Tuesday, 27 January 2015

Musings on the True Theosophists Path, Part 3 - William Q. Judge

This completes the series of musings, originally published over a 6-month period. I think it goes to show how, contrary to popular belief, Theosophy has quite a down-to-earth, pragmatic, practical daily living philosophy to it.

If you desire to labor for the good of the world, it will be unwise for you to strive to include it all at once in your efforts. If you can help elevate or teach but one soul — that is a good beginning, and more than is given to many.
Fear nothing that is in Nature and visible. Dread no influence exerted by sect, faith, or society. Each and every one of them originated upon the same basis — Truth, or a portion of it at least. You may not assume that you have a greater share than they, it being needful only, that you find all the truth each one possesses. You are at war with none. It is peace you are seeking, therefore it is best that the good in everything is found. For this brings peace.

It has been written that he who lives the Life shall know the doctrine. Few there be who realize the significance of The Life.

It is not by intellectually philosophizing upon it, until reason ceases to solve the problem, nor by listening in ecstatic delight to the ravings of an Elemental clothed — whose hallucinations are but the offspring of the Astral — that the life is realized. Nor will it be realized by the accounts of the experiences of other students. For there be some who will not realize Divine Truth itself, when written, unless it be properly punctuated or expressed in flowery flowing words.

Remember this: that as you live your life each day with an uplifted purpose and unselfish desire, each and every event will bear for you a deep significance — an occult meaning — and as you learn their import, so do you fit yourself for higher work.

There are no rose-gardens upon the way in which to loiter about, nor fawning slaves to fan one with golden rods of Ostrich plumes. The Ineffable Light will not stream out upon you every time you may think you have turned up the wick, nor will you find yourself sailing about in an astral body, to the delight of yourself and the astonishment of the rest of the world, simply because you are making the effort to find wisdom.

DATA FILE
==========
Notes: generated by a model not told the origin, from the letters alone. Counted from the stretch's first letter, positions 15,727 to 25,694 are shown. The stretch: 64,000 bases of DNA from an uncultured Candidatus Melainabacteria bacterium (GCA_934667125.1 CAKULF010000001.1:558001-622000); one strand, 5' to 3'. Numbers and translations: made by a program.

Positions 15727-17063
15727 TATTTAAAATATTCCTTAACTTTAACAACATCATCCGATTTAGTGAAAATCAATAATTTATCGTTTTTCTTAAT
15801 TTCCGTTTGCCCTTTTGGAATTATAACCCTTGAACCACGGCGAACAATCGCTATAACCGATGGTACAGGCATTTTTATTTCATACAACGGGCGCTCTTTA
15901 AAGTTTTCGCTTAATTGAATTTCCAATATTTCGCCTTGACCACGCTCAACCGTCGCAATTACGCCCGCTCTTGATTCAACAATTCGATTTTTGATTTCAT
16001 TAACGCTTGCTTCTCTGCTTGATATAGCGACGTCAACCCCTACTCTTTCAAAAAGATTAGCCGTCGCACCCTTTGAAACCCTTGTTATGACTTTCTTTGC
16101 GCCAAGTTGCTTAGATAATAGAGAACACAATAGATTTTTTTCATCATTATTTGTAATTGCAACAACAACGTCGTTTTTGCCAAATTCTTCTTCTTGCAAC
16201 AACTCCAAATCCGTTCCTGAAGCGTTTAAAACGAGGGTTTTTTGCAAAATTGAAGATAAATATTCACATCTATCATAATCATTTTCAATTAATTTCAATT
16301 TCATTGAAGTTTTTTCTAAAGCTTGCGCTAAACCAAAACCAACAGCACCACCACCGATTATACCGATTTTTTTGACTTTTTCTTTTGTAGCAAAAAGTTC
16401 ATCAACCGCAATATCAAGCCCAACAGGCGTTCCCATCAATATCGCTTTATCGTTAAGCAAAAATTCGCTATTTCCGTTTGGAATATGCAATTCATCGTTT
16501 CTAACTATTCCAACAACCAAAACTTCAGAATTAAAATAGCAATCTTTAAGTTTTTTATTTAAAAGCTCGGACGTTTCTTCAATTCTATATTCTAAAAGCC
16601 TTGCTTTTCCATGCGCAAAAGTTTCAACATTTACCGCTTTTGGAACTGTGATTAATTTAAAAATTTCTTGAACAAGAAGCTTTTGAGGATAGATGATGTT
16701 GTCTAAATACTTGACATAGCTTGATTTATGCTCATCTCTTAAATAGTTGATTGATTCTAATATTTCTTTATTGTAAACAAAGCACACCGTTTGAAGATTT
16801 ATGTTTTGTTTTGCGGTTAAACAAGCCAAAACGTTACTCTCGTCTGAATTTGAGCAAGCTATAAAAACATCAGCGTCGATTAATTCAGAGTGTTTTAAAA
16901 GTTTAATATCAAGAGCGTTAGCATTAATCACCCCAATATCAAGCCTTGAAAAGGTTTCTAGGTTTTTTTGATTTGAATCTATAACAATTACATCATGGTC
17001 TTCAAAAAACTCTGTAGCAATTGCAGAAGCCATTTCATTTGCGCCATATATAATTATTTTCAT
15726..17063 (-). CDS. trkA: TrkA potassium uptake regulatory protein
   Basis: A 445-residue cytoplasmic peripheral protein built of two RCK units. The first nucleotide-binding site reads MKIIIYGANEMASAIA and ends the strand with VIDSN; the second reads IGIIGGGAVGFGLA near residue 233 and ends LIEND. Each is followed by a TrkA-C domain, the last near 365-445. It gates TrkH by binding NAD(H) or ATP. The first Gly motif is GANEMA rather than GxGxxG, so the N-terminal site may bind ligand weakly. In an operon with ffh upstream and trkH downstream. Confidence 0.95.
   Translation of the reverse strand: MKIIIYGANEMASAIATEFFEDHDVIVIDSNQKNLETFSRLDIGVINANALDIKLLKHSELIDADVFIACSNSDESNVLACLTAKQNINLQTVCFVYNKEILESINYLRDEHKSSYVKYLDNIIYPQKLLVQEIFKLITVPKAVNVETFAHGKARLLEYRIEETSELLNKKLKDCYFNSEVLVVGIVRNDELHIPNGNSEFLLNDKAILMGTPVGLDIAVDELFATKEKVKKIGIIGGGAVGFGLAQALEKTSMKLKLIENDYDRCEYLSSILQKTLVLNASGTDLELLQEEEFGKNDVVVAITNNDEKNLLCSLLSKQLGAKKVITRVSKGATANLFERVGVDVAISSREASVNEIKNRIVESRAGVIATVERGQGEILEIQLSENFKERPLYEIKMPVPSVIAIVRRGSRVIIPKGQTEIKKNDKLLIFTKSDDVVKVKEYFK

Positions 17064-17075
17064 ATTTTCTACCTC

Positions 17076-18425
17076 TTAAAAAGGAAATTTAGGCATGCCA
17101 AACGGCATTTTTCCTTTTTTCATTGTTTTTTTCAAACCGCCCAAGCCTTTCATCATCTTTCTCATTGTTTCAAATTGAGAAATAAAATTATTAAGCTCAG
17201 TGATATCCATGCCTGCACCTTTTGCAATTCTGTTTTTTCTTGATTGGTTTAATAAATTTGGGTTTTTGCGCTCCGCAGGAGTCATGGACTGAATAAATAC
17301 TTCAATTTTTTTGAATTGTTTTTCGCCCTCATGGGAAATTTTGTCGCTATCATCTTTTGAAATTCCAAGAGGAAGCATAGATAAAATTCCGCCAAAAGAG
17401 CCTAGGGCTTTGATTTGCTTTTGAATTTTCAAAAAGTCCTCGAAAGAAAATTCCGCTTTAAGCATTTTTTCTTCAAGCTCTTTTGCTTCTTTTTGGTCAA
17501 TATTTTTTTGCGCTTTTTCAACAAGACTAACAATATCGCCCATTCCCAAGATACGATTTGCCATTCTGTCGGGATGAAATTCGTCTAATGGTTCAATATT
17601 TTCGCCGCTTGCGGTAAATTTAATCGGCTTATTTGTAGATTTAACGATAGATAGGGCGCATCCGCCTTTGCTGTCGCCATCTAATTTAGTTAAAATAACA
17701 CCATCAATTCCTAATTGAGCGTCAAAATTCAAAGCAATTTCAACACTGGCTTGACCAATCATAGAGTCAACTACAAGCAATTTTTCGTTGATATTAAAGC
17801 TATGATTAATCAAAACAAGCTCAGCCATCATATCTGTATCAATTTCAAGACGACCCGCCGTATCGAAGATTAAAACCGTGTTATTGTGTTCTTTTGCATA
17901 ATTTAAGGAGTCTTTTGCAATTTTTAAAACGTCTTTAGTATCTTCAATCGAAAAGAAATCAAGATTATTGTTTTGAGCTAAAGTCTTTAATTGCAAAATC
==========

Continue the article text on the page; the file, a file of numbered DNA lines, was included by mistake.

He who is bound in any way — he who is narrow in his thoughts — finds it doubly difficult to pass onward. You may equally as well gain wisdom and light in a church as by sitting upon a post while your nails grow through your hands. It is not by going to extremes or growing fanatical in any direction that the life will be realized.

Be temperate in all things, most of all in the condemnation of other men. It is unwise to be intemperate or drunken with wine. It is equally unwise to be drunken with temperance. Men would gain the powers; or the way of working wonders. Do you know, O man, what the powers of the Mystic are? Do you know that for each gift of this kind he gives a part of himself? That it is only with mental anguish, earthly sorrow, and almost his heart's blood, these gifts are gained? Is it true, think you, my brother, that he who truly possesses them desires to sell them at a dollar a peep, or any other price? He who would trade upon these things finds himself farther from his goal than when he was born.

There are gifts and powers. Not just such as you have created in your imagination, perhaps. Harken to one of these powers: He who has passed onward to a certain point, finds that the hearts of men lie spread before him as an open book, and from there onward the motives of men are clear. In other words he can read the hearts of men. But not selfishly; should he but once use this knowledge selfishly, the book is closed — and he reads no more. Think you, my brothers, he would permit himself to sell a page out of this book?

Time — that which does not exist outside the inner circle of this little world — seems of vast importance to the physical man. There comes to him at times, the thought that he is not making any progress, and that he is receiving nothing from some Mystic source. From the fact that he has the thought that no progress is being made the evidence is gained that he is working onward. Only the dead in living bodies need fear. That which men would receive from Mystic sources is frequently often repeated, and in such a quiet, unobtrusive voice, that he who is waiting to hear it shouted in his ear, is apt to pass on unheeding.

Urge no man to see as yourself, as it is quite possible you may see differently when you awake in the morning. It is wiser to let the matter rest without argument. No man is absolutely convinced by that. It is but blowing your breath against the whirlwind.

It was at one time written over the door: "Abandon Hope, all ye who enter here." It has taken hundreds of years for a few to come to the realization that the wise men had not the slightest desire for the company of a lot of hopeless incurables in the mysteries. There is to be abandoned hope for the gratification of our passions, our curiosities, our ambition or desire for gain. There is also another Hope — the true; and he is a wise man who comes to the knowledge of it. Sister to Patience, they together are the Godmothers of Right Living, and two of the Ten who assist the Teacher.
American Mystic - The Path – February 1887